1. Moments when I’m grateful that I’m too old to bother with anything newer than Facebook.

  2. “But I’ve certainly been accused of lacking a sense of humor.” – Really? I think you’re funny as hell in a George Carlin way. Good New York map. I live in Western New York and I can see Canada from my house, you betcha.

  3. I have to admit that I was amused by the “We Own NYC” t-shirt, but then I’ve never worn a “heart” t-shirt, and I’ve never seen a rat the few times I’ve been to NYC, and have seen rats in other much smaller cities. So I know the slogan isn’t fair.
    I realize the bank cartoons are to own the left and to remind folks to hate the government, but are there really some conservates who really want to remove the protection for small depositors? Or am I reading too much into them?

  4. New York City isn’t even the rattiest city in the nation. According to Orkin, that title belongs to Chicago. But NYC is #2, so yeah…the cartoon works. I do own an “I Heart NYC” shirt but my belly has outgrown it.

    Facts don’t bother Tom Stiglich or Chip Bok.

    Out of all the TikTok cartoons here, including mine, I like like Walt’s the best. I wish I woulda thought of that.

    Thanks for showcasing me again.

    1. Chicago used to be home to the super rats, the ones that could gnaw through concrete like butter. We do not get much news about a rat problem because Chicago has become a good urban habitat for coyotes and foxes which prey on rodents.

  5. (1) Reason I’m supposed to be worried about TikTok: Chinese government could access the collected data.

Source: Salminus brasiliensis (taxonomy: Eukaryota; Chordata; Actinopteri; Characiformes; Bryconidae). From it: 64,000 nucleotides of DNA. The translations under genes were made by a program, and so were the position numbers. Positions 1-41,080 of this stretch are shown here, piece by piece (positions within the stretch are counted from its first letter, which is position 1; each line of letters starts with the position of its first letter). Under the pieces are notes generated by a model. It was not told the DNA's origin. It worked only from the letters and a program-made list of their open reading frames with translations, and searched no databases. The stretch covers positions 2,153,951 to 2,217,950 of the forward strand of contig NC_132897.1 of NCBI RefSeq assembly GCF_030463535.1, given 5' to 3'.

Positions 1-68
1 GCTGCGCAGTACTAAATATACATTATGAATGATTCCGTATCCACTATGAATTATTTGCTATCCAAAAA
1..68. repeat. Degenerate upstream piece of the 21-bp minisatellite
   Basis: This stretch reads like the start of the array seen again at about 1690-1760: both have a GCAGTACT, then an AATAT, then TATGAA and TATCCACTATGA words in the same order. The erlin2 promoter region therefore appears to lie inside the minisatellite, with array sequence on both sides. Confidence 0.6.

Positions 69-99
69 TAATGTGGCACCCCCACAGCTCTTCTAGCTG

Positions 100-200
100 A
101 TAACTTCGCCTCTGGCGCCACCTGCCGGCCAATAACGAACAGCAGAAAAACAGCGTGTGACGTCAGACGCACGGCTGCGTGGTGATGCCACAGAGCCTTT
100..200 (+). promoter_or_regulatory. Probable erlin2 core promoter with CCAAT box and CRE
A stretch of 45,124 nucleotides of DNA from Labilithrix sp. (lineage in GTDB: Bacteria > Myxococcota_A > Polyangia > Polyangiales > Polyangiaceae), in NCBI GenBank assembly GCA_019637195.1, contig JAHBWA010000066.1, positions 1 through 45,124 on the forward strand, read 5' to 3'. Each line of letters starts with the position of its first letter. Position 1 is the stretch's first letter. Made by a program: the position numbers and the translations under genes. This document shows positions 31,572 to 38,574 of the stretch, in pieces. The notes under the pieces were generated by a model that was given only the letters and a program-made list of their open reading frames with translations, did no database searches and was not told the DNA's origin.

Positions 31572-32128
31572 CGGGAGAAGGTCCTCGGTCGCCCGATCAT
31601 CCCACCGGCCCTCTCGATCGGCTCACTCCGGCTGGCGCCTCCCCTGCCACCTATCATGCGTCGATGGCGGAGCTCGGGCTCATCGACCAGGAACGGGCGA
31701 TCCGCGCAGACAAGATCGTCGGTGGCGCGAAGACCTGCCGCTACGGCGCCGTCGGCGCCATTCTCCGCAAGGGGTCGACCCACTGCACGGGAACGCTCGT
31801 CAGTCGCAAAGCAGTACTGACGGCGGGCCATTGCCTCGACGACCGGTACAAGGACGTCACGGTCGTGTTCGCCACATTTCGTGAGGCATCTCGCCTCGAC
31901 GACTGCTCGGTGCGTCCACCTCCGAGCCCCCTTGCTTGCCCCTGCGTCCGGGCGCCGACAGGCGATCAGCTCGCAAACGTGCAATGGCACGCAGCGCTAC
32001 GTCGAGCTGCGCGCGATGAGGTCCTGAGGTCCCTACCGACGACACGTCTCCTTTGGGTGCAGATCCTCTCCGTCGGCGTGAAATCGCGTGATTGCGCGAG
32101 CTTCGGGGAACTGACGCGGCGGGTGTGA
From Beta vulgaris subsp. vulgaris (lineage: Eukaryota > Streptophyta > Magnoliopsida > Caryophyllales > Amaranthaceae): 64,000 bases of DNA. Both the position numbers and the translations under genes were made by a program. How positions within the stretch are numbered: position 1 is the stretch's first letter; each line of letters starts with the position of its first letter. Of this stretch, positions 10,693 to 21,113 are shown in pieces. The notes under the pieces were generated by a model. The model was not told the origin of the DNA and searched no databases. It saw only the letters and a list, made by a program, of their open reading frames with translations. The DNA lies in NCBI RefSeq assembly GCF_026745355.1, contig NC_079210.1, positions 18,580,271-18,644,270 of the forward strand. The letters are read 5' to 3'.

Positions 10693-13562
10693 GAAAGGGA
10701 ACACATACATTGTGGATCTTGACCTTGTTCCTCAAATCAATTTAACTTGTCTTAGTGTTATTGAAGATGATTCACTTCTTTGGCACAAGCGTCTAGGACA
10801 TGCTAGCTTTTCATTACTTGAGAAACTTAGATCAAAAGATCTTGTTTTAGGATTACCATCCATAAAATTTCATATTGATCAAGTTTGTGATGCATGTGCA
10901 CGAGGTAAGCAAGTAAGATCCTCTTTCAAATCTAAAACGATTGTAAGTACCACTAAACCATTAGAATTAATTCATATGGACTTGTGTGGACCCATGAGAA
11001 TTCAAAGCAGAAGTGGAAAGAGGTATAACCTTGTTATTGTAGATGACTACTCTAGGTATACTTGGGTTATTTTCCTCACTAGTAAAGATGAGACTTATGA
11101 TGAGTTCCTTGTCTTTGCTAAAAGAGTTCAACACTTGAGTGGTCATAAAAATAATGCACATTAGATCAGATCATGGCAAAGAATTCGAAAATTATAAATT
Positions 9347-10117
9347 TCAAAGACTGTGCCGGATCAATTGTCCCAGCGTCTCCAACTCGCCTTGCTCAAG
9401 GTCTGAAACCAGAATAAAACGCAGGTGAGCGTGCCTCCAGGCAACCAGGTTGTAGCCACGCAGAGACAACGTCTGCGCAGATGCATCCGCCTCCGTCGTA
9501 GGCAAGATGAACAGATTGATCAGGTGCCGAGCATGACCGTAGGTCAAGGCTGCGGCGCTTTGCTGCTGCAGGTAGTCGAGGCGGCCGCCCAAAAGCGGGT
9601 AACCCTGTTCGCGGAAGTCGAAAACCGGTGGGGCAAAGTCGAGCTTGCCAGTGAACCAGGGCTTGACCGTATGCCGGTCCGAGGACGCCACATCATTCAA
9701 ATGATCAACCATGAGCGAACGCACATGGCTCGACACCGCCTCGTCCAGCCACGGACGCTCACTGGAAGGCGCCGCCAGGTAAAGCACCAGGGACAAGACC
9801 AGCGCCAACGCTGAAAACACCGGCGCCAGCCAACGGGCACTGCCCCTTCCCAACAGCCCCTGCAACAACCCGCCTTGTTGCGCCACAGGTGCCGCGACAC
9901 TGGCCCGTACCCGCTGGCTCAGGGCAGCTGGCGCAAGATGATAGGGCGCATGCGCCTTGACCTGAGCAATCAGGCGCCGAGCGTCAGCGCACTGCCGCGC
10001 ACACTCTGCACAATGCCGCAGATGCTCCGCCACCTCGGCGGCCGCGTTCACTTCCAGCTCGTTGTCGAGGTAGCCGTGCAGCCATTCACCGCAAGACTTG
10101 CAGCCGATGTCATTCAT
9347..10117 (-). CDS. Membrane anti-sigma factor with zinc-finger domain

(2) Reason I’m more worried about Facebook, Twitter, “Truth” Social etc.: *anyone* can buy the collected data.

  6. That map doesn’t even properly represent how NYC people view the state. On their (our? since I went to college there and my family is from there) version of the map, there are three labels: “NYC”, “Long Island”, and everything else is “Upstate”. So, yes, Yonkers or Kingston is Upstate, but so is Albany or Buffalo. One of my friends in college argued that our school in The Bronx was “Upstate”, because it took him an hour and he had to cross two bridges to get there from his home in Queens. I fought him hard on that one.

    Whereas people from any of those other regions labelled on that map will argue that the part labelled “Upstate” is, in no way, shape, or form, “Upstate”, and is, at best, “Downstate”. I grew up in what that map calls “The Champlain Valley”, and my wife from the CapDist says that Upstate doesn’t even start until you reach The Adirondacks.

    And, please. In the New York City resident’s view, there are parts of New York that very much count that have no Rockettes. They’re called “The Outer Boroughs”, or, to everyone else, the other four boroughs of NYC besides Manhattan.